On Dec. 8, the seventh night of Chanukah, Atlanta United FC gave owner Arthur Blank the best imaginable present: the championship of Major League Soccer, in only the second year of the team’s existence.
A first half goal by Josef Martinez and a second half tally by Franco Escobar, combined with the defensive prowess demonstrated throughout the playoffs, secured Atlanta a 2-0 victory over the Portland Timbers in the MLS Cup final.
A “rowdy and proud” league record crowd of 73,019 filled the Mercedes-Benz Stadium to its rafters, cheering at such volume that players on the field had difficulty hearing each other. A few thousand Portland fans, mostly grouped in a section of the stadium’s upper deck, were in fine voice until late in the game, when the outcome seemed all but certain.
When the referee blew the final whistle, the “Five Stripes,” as the team is known for the design of its red-and-black primary home uniform, mobbed each other on the field, as the crowd, save for the visitors from the Pacific Northwest, erupted in delight.
MLS Commissioner Don Garber presented Blank with the Philip F. Anschutz Trophy. The 76-year-old owner held it aloft before handing it to captain Michael Parkhurst, who joined his teammates on a riser, thrusting the cup over his head as the squad jumped up and down, prompting another roar from their faithful fans.
Two days later, Atlanta celebrated its rarest of events: a professional sports championship. A bus carrying the team, coaches and management made a slow trek through downtown, preceded by flag-waving and drum-beating members of supporters groups. At some points, cheering fans lined the sidewalks three- and four-deep.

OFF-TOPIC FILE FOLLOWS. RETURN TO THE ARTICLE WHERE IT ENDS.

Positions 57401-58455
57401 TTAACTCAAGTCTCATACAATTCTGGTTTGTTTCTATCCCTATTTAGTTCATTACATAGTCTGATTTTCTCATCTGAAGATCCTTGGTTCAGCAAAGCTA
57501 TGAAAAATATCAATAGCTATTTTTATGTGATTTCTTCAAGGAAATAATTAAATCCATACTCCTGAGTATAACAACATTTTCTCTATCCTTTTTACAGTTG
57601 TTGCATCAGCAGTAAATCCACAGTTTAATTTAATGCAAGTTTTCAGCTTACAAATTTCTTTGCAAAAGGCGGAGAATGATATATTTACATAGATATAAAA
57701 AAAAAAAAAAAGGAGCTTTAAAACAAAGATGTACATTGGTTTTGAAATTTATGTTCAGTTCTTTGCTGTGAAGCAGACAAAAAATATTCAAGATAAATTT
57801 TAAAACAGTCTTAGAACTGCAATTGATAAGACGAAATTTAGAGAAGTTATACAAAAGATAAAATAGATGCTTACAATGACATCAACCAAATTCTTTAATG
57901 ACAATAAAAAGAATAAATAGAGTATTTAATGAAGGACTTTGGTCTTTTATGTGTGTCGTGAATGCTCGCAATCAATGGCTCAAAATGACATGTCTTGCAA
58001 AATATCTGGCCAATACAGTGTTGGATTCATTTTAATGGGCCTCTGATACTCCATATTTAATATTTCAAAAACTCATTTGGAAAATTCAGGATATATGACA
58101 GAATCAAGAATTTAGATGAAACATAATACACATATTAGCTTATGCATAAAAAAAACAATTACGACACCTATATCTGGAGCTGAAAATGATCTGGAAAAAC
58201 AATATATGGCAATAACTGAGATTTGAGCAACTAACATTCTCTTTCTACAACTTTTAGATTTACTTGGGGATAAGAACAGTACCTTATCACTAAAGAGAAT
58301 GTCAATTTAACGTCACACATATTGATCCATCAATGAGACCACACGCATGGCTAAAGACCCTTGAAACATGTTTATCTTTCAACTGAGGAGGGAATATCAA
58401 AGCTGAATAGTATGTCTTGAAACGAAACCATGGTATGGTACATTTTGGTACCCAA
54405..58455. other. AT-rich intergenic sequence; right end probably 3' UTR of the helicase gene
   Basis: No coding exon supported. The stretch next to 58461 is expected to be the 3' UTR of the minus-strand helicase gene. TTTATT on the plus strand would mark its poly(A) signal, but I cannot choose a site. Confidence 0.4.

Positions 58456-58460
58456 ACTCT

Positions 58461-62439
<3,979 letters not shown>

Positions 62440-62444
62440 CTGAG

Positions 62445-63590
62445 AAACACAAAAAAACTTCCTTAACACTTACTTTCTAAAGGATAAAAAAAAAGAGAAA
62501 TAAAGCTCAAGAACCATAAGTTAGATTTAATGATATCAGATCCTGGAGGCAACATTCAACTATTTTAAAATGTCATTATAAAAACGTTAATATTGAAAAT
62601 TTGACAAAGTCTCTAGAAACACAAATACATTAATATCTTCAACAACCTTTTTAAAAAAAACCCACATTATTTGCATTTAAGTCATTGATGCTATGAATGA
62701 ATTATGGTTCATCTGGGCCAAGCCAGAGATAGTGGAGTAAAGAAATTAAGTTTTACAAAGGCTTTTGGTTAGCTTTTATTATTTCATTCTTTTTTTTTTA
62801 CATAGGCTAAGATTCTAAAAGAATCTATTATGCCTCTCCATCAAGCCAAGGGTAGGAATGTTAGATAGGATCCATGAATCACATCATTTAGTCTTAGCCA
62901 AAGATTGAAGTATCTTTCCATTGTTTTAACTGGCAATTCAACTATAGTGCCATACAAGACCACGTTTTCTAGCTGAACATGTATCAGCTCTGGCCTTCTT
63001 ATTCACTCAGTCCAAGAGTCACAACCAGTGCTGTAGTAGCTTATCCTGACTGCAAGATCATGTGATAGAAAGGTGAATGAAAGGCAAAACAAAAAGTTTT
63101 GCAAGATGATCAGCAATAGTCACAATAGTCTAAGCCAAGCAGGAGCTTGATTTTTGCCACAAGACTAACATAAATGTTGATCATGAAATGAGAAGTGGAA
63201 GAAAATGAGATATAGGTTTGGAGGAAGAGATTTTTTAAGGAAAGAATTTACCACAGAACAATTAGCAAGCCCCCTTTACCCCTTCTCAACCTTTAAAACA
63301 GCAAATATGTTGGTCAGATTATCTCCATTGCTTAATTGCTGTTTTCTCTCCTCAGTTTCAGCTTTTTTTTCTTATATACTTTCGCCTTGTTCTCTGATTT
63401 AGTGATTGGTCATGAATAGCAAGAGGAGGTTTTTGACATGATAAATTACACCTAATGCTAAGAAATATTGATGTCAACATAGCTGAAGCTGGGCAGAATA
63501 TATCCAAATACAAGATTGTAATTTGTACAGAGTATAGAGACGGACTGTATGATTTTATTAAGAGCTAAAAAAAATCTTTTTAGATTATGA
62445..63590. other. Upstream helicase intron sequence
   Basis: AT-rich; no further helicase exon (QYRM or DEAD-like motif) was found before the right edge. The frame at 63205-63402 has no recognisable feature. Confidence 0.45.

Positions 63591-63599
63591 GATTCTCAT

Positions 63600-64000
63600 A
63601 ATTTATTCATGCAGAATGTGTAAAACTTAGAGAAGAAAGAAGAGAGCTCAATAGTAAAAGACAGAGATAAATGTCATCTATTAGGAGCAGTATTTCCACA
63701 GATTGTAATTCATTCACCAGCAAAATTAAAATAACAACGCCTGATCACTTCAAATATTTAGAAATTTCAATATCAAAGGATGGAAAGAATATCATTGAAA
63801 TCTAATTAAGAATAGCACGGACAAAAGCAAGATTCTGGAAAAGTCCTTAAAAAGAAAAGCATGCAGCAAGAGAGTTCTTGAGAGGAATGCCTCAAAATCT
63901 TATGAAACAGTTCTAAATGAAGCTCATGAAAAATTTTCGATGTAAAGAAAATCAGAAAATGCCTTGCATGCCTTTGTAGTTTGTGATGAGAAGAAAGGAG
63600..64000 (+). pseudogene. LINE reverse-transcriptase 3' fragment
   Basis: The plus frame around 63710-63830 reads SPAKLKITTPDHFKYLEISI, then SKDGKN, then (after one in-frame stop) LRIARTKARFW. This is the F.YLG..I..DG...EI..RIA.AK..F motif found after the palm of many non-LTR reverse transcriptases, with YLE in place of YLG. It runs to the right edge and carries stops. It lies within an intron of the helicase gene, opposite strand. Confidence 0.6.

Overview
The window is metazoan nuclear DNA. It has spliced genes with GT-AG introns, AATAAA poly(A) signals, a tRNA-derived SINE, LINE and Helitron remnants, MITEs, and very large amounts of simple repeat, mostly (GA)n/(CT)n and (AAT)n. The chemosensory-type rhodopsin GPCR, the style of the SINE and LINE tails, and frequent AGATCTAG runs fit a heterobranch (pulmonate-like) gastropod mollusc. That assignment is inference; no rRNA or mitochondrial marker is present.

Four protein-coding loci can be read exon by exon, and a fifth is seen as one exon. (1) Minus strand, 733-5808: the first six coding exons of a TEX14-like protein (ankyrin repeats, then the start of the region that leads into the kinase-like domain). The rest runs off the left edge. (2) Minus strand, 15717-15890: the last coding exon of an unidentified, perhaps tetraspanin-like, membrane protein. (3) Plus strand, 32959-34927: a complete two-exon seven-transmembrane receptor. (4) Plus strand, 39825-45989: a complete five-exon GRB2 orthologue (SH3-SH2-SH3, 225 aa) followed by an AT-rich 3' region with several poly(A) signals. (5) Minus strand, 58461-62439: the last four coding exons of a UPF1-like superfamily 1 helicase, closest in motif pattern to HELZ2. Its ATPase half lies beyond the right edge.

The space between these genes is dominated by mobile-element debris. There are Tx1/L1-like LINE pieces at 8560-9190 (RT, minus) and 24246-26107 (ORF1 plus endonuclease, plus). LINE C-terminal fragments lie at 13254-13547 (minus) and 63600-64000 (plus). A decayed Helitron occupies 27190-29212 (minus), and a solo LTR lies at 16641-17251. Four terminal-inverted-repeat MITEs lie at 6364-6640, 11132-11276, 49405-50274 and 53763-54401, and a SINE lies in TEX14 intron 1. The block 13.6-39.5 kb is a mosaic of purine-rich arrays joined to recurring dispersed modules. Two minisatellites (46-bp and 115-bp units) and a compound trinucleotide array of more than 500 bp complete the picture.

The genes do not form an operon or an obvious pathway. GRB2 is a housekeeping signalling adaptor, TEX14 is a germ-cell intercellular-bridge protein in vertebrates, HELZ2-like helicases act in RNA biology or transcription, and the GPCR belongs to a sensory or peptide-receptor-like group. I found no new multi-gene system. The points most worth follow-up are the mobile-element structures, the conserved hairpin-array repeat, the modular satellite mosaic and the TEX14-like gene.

The procession wound its way to the Mercedes-Benz Stadium “back yard,” where – despite the chill and drizzle – fans who had lined the parade route joined several thousand waiting there. The players were introduced on stage one at a time. Gov. Nathan Deal and Atlanta Mayor Keisha Lance Bottoms spoke, followed by Blank, team president Darren Eales, general manager Carlos Bocanegra, manager Gerardo “Tata” Martino, goalkeeper Brad Guzan, defender Leandro Gonzalez Pirez, and Parkhurst.
Blank, affectionately referred to as “Uncle Arthur” by the fans, told the celebrants: “I could walk around and thank every single person here, but the greatest tribute belongs to you, our fans. You’re unbelievable. God bless you all. You did an unbelievable job supporting this team throughout the year. … I want to thank you for responding with energy and passion and caring and love for this team and for our great city.”
The end of the rally marked the beginning of the off-season, which itself promises drama.
Martinez collected a unique haul of trophies, including the most valuable player awards from: the league’s all-star game (which was held in Atlanta); the regular season (after smashing the MLS single-season scoring record); and the post-season playoffs.
Martino previously had announced his departure, reportedly to oversee the Mexican men’s national team. A new manager will be expected to continue the team’s attractive style of attacking play.
The soccer grapevine has rumored for weeks that midfielder Miguel Almiron, a fan favorite for his electric style of play and infectious smile, is headed for Europe, but nothing official is expected until the January player “transfer window” opens.
Other players will leave, either because the club has opted not to renew their contracts or because they will join other teams. New players will be added to the roster.
The team will resume training in January, in anticipation of play in the CONCACAF (Confederation of North, Central America and Caribbean Association Football) regional tournament, a perk of having been so successful in its first two seasons.